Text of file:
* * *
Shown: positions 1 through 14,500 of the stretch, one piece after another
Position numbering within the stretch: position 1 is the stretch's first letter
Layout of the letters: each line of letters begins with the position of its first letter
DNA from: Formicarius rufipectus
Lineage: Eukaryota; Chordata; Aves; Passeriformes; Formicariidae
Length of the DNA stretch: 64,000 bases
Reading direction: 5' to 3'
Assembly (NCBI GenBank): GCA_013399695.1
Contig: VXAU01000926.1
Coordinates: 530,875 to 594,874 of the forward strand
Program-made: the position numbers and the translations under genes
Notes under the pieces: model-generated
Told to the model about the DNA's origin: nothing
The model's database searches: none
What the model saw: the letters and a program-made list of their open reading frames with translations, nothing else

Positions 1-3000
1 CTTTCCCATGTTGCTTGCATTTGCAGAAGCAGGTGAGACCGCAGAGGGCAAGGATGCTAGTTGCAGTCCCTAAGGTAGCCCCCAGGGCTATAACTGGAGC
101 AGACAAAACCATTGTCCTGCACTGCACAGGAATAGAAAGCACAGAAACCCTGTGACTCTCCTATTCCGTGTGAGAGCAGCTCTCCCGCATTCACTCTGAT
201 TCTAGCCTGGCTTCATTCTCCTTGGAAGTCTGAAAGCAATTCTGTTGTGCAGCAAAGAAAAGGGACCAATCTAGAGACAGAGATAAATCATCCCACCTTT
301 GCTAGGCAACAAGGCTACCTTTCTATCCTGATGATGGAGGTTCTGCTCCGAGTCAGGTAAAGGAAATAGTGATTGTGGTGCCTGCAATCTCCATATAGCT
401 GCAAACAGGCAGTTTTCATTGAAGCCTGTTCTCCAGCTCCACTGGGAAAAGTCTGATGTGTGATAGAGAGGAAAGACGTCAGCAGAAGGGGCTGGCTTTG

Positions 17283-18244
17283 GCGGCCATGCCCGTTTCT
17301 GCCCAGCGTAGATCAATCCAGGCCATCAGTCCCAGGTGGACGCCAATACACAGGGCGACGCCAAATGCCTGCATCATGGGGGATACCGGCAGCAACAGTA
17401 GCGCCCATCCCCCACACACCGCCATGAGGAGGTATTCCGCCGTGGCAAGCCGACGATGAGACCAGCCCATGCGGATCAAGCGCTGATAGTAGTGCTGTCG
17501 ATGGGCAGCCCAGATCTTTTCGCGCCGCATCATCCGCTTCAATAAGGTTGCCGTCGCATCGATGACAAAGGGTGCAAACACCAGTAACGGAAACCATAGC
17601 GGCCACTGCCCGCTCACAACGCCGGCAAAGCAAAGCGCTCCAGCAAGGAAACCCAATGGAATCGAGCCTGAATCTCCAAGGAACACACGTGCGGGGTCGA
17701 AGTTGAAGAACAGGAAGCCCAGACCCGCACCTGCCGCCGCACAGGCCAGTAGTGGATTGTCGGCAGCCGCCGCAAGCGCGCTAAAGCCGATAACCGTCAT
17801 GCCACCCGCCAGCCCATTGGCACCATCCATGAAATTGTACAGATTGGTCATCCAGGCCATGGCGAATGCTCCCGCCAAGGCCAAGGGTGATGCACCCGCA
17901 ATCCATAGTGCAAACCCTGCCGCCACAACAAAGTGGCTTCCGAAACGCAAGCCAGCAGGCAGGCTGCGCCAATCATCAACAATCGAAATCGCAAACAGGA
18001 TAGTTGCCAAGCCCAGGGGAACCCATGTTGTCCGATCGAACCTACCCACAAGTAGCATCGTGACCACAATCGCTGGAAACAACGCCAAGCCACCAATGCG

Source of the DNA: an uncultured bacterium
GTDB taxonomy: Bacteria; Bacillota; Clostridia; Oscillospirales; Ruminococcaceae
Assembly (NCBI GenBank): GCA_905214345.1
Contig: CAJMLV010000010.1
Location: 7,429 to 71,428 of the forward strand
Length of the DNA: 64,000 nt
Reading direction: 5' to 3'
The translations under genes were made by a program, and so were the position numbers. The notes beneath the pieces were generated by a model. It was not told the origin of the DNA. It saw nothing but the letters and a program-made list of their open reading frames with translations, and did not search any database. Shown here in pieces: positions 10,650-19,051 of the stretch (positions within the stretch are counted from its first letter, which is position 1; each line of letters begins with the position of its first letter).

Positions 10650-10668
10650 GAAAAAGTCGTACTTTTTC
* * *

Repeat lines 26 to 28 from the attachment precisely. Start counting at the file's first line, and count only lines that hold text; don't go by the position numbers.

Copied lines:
17501 ATGGGCAGCCCAGATCTTTTCGCGCCGCATCATCCGCTTCAATAAGGTTGCCGTCGCATCGATGACAAAGGGTGCAAACACCAGTAACGGAAACCATAGC
17601 GGCCACTGCCCGCTCACAACGCCGGCAAAGCAAAGCGCTCCAGCAAGGAAACCCAATGGAATCGAGCCTGAATCTCCAAGGAACACACGTGCGGGGTCGA
17701 AGTTGAAGAACAGGAAGCCCAGACCCGCACCTGCCGCCGCACAGGCCAGTAGTGGATTGTCGGCAGCCGCCGCAAGCGCGCTAAAGCCGATAACCGTCAT